Due to estuarine conditions, draughts of less than 1 metre might be a problem over specific lengths. Dredging might be difficult due to the presence of silty mud in the channels. Taking all of that into account, we settled on a draught of 0.9 metres.
Kochi’s backwaters, known as the “Low Wake,” are home to several fishing villages and commercial ports. Fishing and aquaculture are two of the most common uses for the rivers. To mitigate the wake and wash impacts, the boats had to have minimal wake characteristics.
The state government and KFW have announced that the boat will have a low impact on the environment due to its low energy consumption. The boat will be electrically driven and will not release any water during operation; this was determined to be necessary for success.
The concept design’s goals dictated that the boat be a twin-screw electric-powered aluminium catamaran with a draught of just over 1 metre. The ship could go between 8 and 11 knots, depending on the speed setting.
Aluminium Boat hull
Aluminium for Ships Aluminium alloys have high corrosion resistance and is comparable to the minimum yield strength requirement of mild steel or normal strength steels, and while alloy plates and extrusions are more expensive, they can reduce the overall weight of the hull. Shipyards may now effectively undertake Aluminium hull construction and production thanks to advances in aluminium fabrication technology, notwithstanding the little rise in the vessel’s total cost. Aluminium was favoured by KMRL because of its cheap maintenance costs. In addition, the smaller the boat is, the less power will be needed to propel it. Battery size and cost are major considerations, thus any effort to reduce overall weight will have a positive impact.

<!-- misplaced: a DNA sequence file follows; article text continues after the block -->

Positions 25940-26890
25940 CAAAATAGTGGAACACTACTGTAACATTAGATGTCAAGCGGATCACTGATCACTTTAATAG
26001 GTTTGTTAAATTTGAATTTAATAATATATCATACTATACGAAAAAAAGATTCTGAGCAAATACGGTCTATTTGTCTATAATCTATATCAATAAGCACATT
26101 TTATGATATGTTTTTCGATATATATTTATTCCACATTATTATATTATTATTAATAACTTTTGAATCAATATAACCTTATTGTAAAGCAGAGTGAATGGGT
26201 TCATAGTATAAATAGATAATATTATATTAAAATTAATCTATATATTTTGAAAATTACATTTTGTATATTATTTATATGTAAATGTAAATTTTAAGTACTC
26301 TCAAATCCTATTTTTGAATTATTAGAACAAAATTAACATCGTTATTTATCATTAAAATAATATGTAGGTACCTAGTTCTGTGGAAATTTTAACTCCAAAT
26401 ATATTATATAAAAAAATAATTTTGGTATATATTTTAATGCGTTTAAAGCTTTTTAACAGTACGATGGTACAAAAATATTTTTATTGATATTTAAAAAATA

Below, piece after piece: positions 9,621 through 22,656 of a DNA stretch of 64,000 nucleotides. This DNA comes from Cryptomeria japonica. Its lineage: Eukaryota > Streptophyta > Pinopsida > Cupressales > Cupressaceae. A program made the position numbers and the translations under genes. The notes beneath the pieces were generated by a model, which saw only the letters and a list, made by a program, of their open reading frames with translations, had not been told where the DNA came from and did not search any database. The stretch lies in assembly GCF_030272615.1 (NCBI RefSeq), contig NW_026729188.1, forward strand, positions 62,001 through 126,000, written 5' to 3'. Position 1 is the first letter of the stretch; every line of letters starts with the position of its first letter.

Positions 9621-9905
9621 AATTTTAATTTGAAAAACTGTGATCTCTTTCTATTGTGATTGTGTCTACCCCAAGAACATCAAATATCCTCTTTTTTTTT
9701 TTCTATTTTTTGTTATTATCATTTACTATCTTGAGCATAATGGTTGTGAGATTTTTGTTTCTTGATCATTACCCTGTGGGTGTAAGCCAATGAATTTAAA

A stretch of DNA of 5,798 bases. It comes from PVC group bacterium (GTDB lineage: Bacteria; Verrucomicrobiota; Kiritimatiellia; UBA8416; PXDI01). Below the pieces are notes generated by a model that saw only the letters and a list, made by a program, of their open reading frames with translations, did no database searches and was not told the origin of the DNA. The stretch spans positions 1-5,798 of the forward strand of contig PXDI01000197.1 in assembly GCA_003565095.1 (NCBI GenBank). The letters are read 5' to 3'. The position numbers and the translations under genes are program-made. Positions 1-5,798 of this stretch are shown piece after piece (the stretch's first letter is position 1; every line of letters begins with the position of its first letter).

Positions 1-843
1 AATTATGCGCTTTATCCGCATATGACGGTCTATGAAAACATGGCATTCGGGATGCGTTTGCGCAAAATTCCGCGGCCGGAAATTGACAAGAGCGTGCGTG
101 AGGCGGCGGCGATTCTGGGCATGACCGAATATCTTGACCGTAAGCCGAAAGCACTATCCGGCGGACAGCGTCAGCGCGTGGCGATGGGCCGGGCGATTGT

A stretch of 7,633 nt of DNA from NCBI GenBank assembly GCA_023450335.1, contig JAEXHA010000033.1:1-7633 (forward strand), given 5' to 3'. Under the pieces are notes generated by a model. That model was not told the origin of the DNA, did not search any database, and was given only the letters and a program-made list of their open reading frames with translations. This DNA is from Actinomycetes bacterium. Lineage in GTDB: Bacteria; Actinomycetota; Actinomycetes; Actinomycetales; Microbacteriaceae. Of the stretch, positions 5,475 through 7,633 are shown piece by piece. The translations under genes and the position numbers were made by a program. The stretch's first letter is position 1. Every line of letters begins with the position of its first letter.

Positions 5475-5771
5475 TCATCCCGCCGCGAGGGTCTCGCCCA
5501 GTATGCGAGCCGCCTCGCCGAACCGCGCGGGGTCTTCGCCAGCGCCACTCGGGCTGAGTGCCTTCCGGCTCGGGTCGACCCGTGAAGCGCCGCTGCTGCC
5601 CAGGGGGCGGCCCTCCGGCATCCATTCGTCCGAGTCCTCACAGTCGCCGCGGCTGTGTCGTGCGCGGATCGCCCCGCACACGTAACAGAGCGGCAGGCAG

Hull of a Catamaran
When two boats of same capacity are compared, the stability of a catamaran wins out over a monohull. Catamarans can also be built with shallow draughts and little wakes. The demi-hulls will feature enhanced hydrodynamics in their designs. In order to reduce the effective wave height, the separation distance between the demi-hulls will be optimised. As a result, the wave-generating resistance is kept to a minimum in order to once more capitalise on the power needs. In order to determine the precise amount of power needed, a thorough model testing will be performed.
Driven by Electricity
By switching to electrical propulsion, or using the boat’s electric motors to turn the screws, you won’t need to worry about the following.
Linking the motor to the blades.
Propeller and engine adjustment.
In addition, it offers supplementary features and alternatives to the constructor, such as:
Addition of a Battery for Energy Storage
Noise suppression through acoustic isolation of the hull and propulsion system. Diesel-powered internal combustion engines are shunned in favour of other propulsion methods.
The Water Metro has chosen to utilise the potential of batteries to store energy and propel the vessel at speeds of up to 8 knots. This range of speeds should be adequate for the vessel’s needs. The larger obstacle, though, was determining the optimal battery chemistry and charging protocol. The Lithium Titanate Oxide (LTO) technology was narrowed down based on an examination of the following battery characteristics:
NMC lithium-ion batteries
The selection criteria for the batteries included high cycle life, rapid charging, and long run times. The proposal features a network of rapid charging stations that can fully replenish the batteries in under 15 minutes.